It is late march and the rainy season is almost over. The rains started later than usual, delaying the planting of the so much needed crops, and stopped falling again after a few treacherous drops. No rain for 2 weeks, too long for the delicate young plants to survive. Especially in the Western region of Zambia, where the soils are pure sands which do not store the water like other, richer soils.
Seeds for planting are rare, farmers either keep them from the last harvest or buy them from the agro-dealers. Sometimes they have to eat the seeds because there is no money for food. The poorest farmers, the ones we work with, are driven by the ever same question: “what will I feed my children today?”
As there are no seeds left to attempt a second planting, people look for other possibilities to survive. There are not so many options to earn money in these remote villages. The older people and the children search the bush for wild food, roots and berries. The women use the mosquito nets for fishing in the floodplains. The men cut trees for poles and charcoal.
We drive some 30 km from Mongu on the road to Lusaka, then the jeep turns right, stops, change gears into 4×4. A strange sensation as we start driving again, more like swimming, the car swaying unsteadily, forcing its way through the sands, white sands of the kind I’ve last seen in the dunes of Denmark.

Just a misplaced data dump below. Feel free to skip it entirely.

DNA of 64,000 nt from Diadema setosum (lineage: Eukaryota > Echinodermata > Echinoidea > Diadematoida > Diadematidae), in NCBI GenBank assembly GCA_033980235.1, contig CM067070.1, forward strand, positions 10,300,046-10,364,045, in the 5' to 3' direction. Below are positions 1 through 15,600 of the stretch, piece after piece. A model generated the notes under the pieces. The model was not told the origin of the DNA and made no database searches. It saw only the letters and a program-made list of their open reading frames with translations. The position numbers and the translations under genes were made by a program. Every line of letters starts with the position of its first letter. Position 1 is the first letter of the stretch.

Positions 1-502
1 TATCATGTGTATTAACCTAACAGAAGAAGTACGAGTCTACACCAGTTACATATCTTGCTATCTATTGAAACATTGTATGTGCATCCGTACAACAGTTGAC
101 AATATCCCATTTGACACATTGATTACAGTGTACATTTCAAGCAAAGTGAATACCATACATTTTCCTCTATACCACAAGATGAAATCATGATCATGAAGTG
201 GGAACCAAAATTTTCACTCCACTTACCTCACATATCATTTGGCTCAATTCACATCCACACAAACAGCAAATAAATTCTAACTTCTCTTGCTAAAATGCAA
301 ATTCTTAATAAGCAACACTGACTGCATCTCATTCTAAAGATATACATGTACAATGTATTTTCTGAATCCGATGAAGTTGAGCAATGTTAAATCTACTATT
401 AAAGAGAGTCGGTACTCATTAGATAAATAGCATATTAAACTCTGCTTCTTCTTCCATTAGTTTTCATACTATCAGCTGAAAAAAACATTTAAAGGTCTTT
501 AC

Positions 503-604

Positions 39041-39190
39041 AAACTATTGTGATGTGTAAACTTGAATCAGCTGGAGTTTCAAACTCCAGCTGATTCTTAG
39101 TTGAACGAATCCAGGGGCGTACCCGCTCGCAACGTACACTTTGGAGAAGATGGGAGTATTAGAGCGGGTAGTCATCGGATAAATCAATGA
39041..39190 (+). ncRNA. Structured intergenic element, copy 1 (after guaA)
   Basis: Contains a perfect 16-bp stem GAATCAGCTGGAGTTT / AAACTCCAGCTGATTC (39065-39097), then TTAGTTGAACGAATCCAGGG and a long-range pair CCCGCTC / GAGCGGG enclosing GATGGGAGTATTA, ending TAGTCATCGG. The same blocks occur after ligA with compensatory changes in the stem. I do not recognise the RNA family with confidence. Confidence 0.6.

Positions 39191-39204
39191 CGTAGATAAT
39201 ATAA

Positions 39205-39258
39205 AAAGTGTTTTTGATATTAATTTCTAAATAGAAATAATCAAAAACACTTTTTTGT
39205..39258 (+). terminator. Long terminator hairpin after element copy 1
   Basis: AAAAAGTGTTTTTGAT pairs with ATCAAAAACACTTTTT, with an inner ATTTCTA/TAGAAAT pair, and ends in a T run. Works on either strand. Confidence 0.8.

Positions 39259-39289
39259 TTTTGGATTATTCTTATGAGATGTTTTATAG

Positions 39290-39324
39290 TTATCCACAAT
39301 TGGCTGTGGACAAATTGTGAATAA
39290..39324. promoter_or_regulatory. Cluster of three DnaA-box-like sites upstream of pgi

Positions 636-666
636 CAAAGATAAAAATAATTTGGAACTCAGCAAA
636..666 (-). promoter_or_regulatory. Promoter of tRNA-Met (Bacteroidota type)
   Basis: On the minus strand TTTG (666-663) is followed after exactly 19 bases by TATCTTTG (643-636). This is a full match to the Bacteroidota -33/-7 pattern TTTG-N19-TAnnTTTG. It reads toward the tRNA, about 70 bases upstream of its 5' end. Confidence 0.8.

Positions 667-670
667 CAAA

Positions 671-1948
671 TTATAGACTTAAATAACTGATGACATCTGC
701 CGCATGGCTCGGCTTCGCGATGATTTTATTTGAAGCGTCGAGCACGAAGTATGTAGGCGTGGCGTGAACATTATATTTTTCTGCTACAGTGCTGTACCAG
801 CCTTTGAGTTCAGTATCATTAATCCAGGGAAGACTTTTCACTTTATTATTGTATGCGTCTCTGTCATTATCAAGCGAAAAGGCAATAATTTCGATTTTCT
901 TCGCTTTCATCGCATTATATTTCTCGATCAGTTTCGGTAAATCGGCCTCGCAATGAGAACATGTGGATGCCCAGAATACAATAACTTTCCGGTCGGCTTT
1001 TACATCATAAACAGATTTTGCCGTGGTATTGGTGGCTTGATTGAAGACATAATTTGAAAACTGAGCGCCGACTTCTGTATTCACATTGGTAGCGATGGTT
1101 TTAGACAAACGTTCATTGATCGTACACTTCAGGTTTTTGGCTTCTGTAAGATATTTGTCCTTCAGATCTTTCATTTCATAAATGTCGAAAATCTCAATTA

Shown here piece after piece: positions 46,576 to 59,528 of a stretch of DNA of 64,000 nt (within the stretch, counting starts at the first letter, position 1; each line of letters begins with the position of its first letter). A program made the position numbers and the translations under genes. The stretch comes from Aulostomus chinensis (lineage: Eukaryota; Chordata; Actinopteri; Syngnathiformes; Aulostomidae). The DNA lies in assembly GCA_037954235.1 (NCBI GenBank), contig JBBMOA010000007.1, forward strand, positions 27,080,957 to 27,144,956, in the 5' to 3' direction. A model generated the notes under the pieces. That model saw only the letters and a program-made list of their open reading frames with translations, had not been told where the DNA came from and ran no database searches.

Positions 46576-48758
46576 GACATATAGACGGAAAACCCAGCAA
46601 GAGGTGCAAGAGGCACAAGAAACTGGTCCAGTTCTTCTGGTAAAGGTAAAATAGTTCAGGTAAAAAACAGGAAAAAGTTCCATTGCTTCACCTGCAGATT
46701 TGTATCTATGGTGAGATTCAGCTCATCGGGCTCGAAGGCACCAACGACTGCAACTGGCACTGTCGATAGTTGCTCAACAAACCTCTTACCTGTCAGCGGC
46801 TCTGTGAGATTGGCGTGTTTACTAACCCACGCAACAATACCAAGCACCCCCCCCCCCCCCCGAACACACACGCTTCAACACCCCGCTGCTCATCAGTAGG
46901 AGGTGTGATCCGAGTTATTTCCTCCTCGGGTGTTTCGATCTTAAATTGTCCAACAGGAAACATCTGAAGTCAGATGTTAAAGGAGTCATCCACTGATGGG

The vegetation are trees and bushes. More bushes than trees, only stumps remaining of what once was a beautiful forest. After half an hour driving through the sands, passing by occasional ox-carts, the only other vehicles able to move around in these conditions, we arrive at our destination, one of the communities participating in the Conservation Agriculture Project.
Under a big Muzauli tree we gather with the farmers before they show us their fields.
They lead us to a stand of maize, lush and surprisingly vigorous with big cobs despite the drought. The soil between the maize rows is covered with a thick layer of mulch, different kinds of mulch, the farmers explain to us, to find out which one is the best.
We go on to a field with Bambara nuts, a close relative to Groundnuts, and scratching away some of the mulch we can see the many small nuts ripening in the sand.
The next place embraces us with pleasant shadow provided by elephant-orange trees, the soil covered with legumes and mulch, alternating with bushes, pigeon-peas.
Everybody is benefitting from this companionship. The legumes cover the soil, reducing evaporation and fix nitrogen from the atmosphere. The pigeon-peas provide shade to the legumes, fix nitrogen and break the wind. The trees benefit from the nitrogen, and get water and nutrients up from deeper soil layers with their roots. Together they form a habitat for a diverse fauna and a healthy soil life. And the humans benefit from all of them. The fruits of the elephant-orange are used for a local beer, the roots and bark for medicine, the pigeon-peas and the leafy legumes are delicious to eat. An oasis of Agroforestry, showing a way how to create sustainable, edible landscapes even in the dry sands of the Western Province.